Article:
NJ Legislature Embraces Bad Faith – What’s Next?? – Assurance

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United States: NJ Legislature Embraces Bad Faith – What’s Next??

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New Jersey is on the verge of its first bad faith insurance status after clearing the Senate and Assembly by vote on January 10, 2022. Although the New Jersey Legislature website does not state not when it may happen, it is expected that Governor Murphy will sign this bill into law.

The bill is titled “New Jersey Insurance Fair Conduct Act”. The law offers “plaintiffs” a private cause of action for conduct deemed “unjust and discriminatory,” as stated in the statute, NJSA 17:B29-4. The first version of the bill applied to all branches of insurance. However, House and Senate committees have pared down the original legislation and the current form of the law only applies to claims from underinsured and uninsured motorists.

According to the wording of the statute, a plaintiff may bring a civil action against an automobile insurer for “(1) an unreasonable delay or unreasonable denial of a claim for payment of benefits under an insurance policy; or ( 2) any violation of the provisions of section 4 of PL 1947, c.379 (C.17:29B-4) [The New Jersey
Unfair Claims Settlement Practices Act].” It is important to note that in New Jersey, a private right of action did not exist under the law. Instead, the state could take administrative action against the insurer for violating the law, but only if the violations constituted a “general business practice.”

This bill not only creates a private cause of action under the law, but (unlike the state) a private plaintiff is not required prove that the actions of the insurer were of such frequency as to indicate a general business practice. If plaintiff establishes that a breach has occurred, plaintiff will “shall” be entitled to actual damages caused by the breach and prejudgment interest, reasonable attorneys’ fees, and all reasonable court costs. Thus, the bill turns a law designed to deter “general business practices” into a sword to punish violations on a case-by-case basis, which was never its original intention.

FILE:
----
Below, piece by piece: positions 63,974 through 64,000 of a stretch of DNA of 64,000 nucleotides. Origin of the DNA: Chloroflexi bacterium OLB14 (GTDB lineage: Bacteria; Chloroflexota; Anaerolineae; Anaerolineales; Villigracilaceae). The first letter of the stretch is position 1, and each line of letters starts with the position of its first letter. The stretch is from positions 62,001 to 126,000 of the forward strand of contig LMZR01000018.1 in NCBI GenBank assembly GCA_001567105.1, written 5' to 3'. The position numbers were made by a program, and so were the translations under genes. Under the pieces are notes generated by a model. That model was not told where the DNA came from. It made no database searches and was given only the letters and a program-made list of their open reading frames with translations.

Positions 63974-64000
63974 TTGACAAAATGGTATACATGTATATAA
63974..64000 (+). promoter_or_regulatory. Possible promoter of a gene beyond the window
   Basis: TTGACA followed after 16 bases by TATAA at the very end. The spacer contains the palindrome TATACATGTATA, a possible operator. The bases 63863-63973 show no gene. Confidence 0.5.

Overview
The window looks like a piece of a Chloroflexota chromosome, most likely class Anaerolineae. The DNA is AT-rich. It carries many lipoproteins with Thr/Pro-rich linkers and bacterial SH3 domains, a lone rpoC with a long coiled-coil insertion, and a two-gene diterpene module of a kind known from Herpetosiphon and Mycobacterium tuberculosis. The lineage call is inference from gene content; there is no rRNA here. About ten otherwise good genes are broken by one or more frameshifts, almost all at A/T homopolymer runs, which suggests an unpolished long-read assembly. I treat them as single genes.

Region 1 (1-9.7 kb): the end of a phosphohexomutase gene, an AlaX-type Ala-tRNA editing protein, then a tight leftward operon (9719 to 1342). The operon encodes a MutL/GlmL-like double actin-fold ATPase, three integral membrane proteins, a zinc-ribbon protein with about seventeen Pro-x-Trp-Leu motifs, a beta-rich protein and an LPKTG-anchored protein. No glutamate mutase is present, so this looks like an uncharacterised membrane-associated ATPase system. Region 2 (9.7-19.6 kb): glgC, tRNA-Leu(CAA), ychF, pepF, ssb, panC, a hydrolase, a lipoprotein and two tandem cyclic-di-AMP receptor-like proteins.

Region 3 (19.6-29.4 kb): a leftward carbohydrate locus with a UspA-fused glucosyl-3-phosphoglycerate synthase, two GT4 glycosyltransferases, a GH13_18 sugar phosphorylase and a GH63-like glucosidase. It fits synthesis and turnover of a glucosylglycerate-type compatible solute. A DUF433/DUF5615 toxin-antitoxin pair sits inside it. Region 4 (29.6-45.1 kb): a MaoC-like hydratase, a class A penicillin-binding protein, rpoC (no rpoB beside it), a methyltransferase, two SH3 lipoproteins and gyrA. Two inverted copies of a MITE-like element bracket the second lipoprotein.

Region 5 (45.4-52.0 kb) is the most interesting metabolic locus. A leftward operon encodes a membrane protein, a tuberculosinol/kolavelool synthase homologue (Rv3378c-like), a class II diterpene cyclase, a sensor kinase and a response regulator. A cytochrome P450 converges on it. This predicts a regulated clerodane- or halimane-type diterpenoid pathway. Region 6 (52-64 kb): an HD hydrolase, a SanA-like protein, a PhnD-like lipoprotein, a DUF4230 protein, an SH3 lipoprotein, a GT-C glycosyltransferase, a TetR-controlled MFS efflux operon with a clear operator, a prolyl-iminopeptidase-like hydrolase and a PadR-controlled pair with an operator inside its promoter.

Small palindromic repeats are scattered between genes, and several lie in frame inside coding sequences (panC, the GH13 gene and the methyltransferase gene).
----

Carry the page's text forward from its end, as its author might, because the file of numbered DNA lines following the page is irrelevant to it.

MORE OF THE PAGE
It is unclear at this stage how courts will interpret “unreasonable delay” and/or “unreasonable refusal”; however, these are certainly issues that will generate a lot of litigation in the years to come.

The attorneys in Marshall Dennehey’s Insurance Services Practice Group are highly experienced in handling such disputes and stand ready to answer questions and assist you in defending these cases once the bill becomes law.

Click here to view the bill: https://www.njleg.state.nj.us/bill-search/2020/S1559 or contact us for a copy.

The content of this article is intended to provide a general guide on the subject. Specialist advice should be sought regarding your particular situation.

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